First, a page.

Following the money in the 5th CD GOP primary race

From $36,000 in ads to $11 in Big Macs

By Leslie Jorgensen
THE COLORADO STATESMAN

COLORADO SPRINGS – In the final surge of the battle for the Republican nomination in the 5th Congressional District, the campaigns of incumbent Congressman Doug Lamborn, Jeff Crank and retired Maj. Gen. Bentley Rayburn are deploying electronic ad air raids, early voting mailers and phone banks as they strategize for victory.

The Aug. 12 primary is fast approaching, however, and their advances on the voter front may be constrained by constricted campaign coffers and limited time.

Lamborn’s campaign had $237,132 cash on hand as of June 30, according to the Federal Election Commission campaign finance reports for the second quarter. Since then, the campaign has spent megabucks on radio and television ads.

The Crank campaign reported $105,382 cash on hand, and Rayburn’s campaign had $62,039. Their cash reserves were tapped last month when the Crank campaign bought $36,500 in advertising on radio and TV, and the Rayburn campaign purchased $16,000 worth.

Last fall, the Crank and Rayburn campaigns hired key campaign staff, created Web sites and campaigned throughout the district. Lamborn selected Robin Coran to manage his campaign, but waited to throw the throttle wide open until late May. This month, his re-election campaign Web site debuted, but it’s still “under construction.”

In the second quarter, Lamborn raised $116,491, including $47,000 from 35 political action committees. The incumbent received $1,000 from the Questar Employees PAC, and four Questar executives also pitched in for another $2,500.

Crank received $102,074 in contributions. More than 90 percent were from Coloradans, and 65 percent were from CD 5 residents.

Rayburn reported $71,784 in contributions, which included $10,000 lent by the candidate to his campaign. The campaign reported a debt of $68,604, including $60,000 Rayburn lent his campaign for the 2008 election.

Crank and Lamborn made loans to their campaigns when they ran in 2006 that were not fully reimbursed. The campaigns reported loan balances from 2006 of $57,000 for Crank and $47,500 for Lamborn.

Rayburn camp undeterred

“We’re pleased,” said Mike Hesse, Rayburn’s campaign manager.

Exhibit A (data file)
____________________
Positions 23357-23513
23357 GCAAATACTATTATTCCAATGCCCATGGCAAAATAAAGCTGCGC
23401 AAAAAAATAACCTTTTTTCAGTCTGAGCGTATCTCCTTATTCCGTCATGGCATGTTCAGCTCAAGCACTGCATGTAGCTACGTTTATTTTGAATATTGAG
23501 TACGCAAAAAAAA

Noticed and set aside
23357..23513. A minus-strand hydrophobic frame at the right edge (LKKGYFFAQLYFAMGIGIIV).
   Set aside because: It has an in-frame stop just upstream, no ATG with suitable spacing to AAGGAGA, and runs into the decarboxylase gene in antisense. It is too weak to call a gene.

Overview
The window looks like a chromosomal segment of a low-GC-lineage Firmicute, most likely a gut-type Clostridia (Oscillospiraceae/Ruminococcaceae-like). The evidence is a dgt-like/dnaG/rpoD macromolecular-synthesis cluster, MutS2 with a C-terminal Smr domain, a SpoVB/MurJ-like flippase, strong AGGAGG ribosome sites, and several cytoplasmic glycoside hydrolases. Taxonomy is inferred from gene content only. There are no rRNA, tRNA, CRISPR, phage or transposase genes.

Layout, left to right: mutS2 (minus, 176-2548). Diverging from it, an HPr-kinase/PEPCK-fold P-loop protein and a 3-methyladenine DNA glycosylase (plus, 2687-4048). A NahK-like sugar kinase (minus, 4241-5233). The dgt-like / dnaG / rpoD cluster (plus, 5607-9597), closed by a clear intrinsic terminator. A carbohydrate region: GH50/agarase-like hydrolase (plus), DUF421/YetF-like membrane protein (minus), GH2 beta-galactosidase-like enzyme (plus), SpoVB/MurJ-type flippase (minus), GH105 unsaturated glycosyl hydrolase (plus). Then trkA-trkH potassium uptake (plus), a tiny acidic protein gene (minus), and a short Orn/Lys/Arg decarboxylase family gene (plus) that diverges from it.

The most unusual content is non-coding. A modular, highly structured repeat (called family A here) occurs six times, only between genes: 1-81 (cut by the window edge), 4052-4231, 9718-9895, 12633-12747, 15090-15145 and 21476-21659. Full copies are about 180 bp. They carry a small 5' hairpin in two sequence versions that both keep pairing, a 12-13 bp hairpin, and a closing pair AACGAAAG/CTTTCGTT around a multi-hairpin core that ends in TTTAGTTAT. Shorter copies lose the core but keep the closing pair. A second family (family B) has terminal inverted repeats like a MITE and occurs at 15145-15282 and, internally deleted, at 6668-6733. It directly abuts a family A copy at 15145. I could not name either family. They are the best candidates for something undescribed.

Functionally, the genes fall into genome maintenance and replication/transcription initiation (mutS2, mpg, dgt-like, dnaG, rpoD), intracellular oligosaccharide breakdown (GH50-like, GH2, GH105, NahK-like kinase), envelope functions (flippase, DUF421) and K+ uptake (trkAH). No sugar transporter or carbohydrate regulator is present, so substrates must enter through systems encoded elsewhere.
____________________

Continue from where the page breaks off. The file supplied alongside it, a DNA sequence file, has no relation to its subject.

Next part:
Hesse expressed surprise that Lamborn hadn’t made better use of his ability as an incumbent to tap political action committees and high-powered donors.

“Doug Lamborn should have a lot more money than he has,” said Hesse. “Most of Bentley Rayburn’s contributors are new to the political process and, because of that, they tend to give smaller contributions.”

“We plan to continue to wage an aggressive grassroots campaign,” vowed Hesse.

This week, the campaign will release a radio ad of Connie Soloman telling listeners why she supports Rayburn. Soloman was chief of staff to former Congressman Joel Hefley, who has endorsed Crank.

Hesse said he also will implement an “unusual campaign strategy” that incorporates “retail politics” as Rayburn goes out to woo the public one-on-one.

Lamborn camp encouraged

“We are very grateful for the contributions in this past quarter,” said Lamborn campaign manager Coran.

In addition to conducting an advertising blitz, the Lamborn campaign is building a Web site, staffing phone banks and holding several fundraisers.

Crank camp confident

“We’re certain this race is very winnable,” said Amber Glus, Crank’s deputy campaign manager.

“Most of Doug Lamborn’s money came from PACs,” said Glus, “and a small percentage of the individual donors are from the 5th Congressional District.”

The campaign has scheduled new TV and radio ads that feature Crank talking about solutions to such problems as the energy crisis, the economic slump and the federal debt.

Meanwhile, across the aisle

The winner of the Republican primary will face Democratic candidate Hal Bidlack, who raised an astonishing $102,764 in the second quarter and has $77,472 cash on hand.

And, finally, for fans of political trivia

The following are interesting tidbits culled from the second quarter FEC reports.

Who is the most generous with staff salaries?

In the second three months of 2008, Rayburn lavished $25,500 on the combined salaries of two staffers and $25,000 on Hesse. Lamborn paid two part-time staffers a total of about $3,500 and paid $9,369 to Coran. Crank’s campaign is managed by consultants with the help of two part-time campaign assistants who earned about $6,000 between them.

Which campaign spent the most money on an event?

It’s nearly a draw between the Rayburn and Lamborn campaigns. Rayburn’s campaign hosted a “Meet-and-Greet” reception at the Westin Hotel on the eve of the Colorado Republican Party Convention. The tab was $1,308. Lamborn’s campaign dropped $1,092 on an event in April at the Capitol Hill Club in Washington, D.C.

Who hosted the cheapest lunch?

The Rayburn campaign spent $11.04 on a lunch for campaign volunteers at McDonald’s.

Who’s been most reliant on political consultants?

Crank has done more than his part to keep the political consulting industry out of the red. His campaign paid $33,500 for strategy from Alan Philp of Patriot Solutions, guidance from Jim Banks of The Wabash Group (Banks managed Crank’s 2006 bid) and marketing by Glus, of O’C Productions.

Which campaigns paid experts to raise money?

Lamborn hired Washington, D.C.-based e2c Consulting in 2006 and this year. Crank contracted the Events and Conference Advisory, LLC. Each campaign paid about $8,500 for their divine guidance in the second quarter.

Who tapped into the rich and famous?

Thanks to the magic of the ACTBlue Web site, Democrat Bidlack snared $1,000 from Adam Savage, host of “Mythbusters” on the Discovery Channel; $2,000 from one-time John Denver manager Hal Thau; and $250 from mentalist Steven Banachek Shaw.

Biggest in-kind donation?

Lamborn received a colossal contribution from the taxpayers over the past year — franking privileges!